March is Kidney Cancer Awareness Month, a disease that is among the 10 most common cancers in men and women according to the American Cancer Society.
Andrew Kennedy, MD, Sarah Cannon’s Physician-in-Chief of Radiation Oncology and Director of Radiation Oncology Research, shares exciting developments in the use of stereotactic radiotherapy in the treatment of kidney cancer.
The use of stereotactic radiotherapy (SRS and SBRT) for kidney cancers in both the brain and in the body is a rapidly growing area of radiotherapy.
- Stereotactic radiosurgery (SRS) is a treatment technique that uses multiple high-intensity radiation beams or arcs to delivery extremely precise dose distributions to tumors in the brain during a single treatment. Although “surgery” is in the name, the procedure is non-invasive and does not involve surgery.
- Stereotactic body radiation therapy (SBRT) is a technique that uses precise imaging in conjunction with high-intensity radiation beams or arcs to deliver high radiation doses to targets within the body in three to five treatments. SBRT is commonly used to treat specific types of tumors in the lungs, spine, liver and prostate.
When considering treatment options for kidney cancer, typically patients have surgery to remove their kidney. However, if that is not possible, or if the cancer has metastasized (spread to other parts of the body), patients may receive radiation as an alternative treatment option.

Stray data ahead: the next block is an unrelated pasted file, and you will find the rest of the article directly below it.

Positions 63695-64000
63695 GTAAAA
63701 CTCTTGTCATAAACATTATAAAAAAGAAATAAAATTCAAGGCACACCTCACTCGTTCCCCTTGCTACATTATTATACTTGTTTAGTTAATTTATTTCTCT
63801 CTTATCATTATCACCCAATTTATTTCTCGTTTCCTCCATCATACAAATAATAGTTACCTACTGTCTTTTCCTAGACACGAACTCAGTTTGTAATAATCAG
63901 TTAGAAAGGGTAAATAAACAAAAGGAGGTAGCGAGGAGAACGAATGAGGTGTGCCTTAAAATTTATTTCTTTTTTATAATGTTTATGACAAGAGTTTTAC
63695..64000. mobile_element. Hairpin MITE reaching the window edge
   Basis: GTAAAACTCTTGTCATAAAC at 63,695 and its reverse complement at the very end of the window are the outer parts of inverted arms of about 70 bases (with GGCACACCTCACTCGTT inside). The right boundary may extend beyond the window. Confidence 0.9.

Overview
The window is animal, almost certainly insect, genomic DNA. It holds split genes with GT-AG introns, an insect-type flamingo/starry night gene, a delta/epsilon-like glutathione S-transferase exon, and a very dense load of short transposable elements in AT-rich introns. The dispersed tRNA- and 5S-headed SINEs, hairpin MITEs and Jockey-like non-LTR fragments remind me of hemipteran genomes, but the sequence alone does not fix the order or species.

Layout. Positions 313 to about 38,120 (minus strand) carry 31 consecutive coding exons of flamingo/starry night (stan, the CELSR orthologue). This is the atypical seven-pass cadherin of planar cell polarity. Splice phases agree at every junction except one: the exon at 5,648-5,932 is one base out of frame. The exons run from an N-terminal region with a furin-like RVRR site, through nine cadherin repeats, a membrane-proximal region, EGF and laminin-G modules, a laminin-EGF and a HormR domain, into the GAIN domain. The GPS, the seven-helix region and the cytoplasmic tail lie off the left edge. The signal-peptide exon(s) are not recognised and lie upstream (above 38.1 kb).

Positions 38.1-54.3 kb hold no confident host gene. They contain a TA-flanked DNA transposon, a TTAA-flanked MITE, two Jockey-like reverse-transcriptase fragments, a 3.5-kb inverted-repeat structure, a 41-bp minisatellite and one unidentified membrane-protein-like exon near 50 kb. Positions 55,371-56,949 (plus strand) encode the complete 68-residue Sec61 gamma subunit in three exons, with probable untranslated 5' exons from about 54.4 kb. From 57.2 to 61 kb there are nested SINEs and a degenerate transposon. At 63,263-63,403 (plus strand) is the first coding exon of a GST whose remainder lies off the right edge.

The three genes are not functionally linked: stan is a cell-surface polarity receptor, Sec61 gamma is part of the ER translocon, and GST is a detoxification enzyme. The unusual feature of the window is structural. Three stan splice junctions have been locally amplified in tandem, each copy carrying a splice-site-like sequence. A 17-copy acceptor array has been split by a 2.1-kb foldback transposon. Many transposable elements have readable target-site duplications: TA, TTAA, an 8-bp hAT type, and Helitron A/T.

In the past, if a patient was hesitant to receive surgery, the lesion was in a difficult location for surgery, or if surgery was simply not the best option, the patient would receive 5-6 weeks of external beam radiation, given once daily on weekdays.
However, stereotactic radiotherapy benefits patients in several ways, as compared to older approaches. With the use of stereotactic radiotherapy doctors can:
- Reduce the amount of time and number of treatments necessary to destroy a metastatic lesion. One to three treatments using this approach are equivalent to 25 to 30 treatments over five weeks with external beam radiation.
- Protect normal, adjacent organs/structures from radiation injury. This will help a patient with recovery and reduce side effects.
“Stereotactic radiotherapy is easier on the patient and just as effective,” says Dr. Kennedy. “The patient receives external beam radiation in a short course of stereotactic treatments to cancerous masses to destroy them in one to three treatments versus 25 or 30. Because kidney cancers tend to require more radiation than some other solid tumors, this technique can provide that higher dose very conveniently and safely.”
Sarah Cannon, the Cancer Institute of HCA Healthcare, provides stereotactic radiotherapy in the majority of its cancer centers across its network. A multidisciplinary team of surgeons, medical oncologists and radiation oncologists will determine what is best for the patient on a case by case basis.